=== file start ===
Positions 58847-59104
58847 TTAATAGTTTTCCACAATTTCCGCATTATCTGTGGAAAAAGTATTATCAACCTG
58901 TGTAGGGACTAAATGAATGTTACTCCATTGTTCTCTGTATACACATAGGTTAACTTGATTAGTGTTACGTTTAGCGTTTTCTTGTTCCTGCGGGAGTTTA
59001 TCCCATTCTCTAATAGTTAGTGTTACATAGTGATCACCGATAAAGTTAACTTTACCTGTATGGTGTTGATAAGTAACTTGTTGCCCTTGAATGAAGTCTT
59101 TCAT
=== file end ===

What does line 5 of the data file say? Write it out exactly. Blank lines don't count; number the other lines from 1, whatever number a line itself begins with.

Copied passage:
59101 TCAT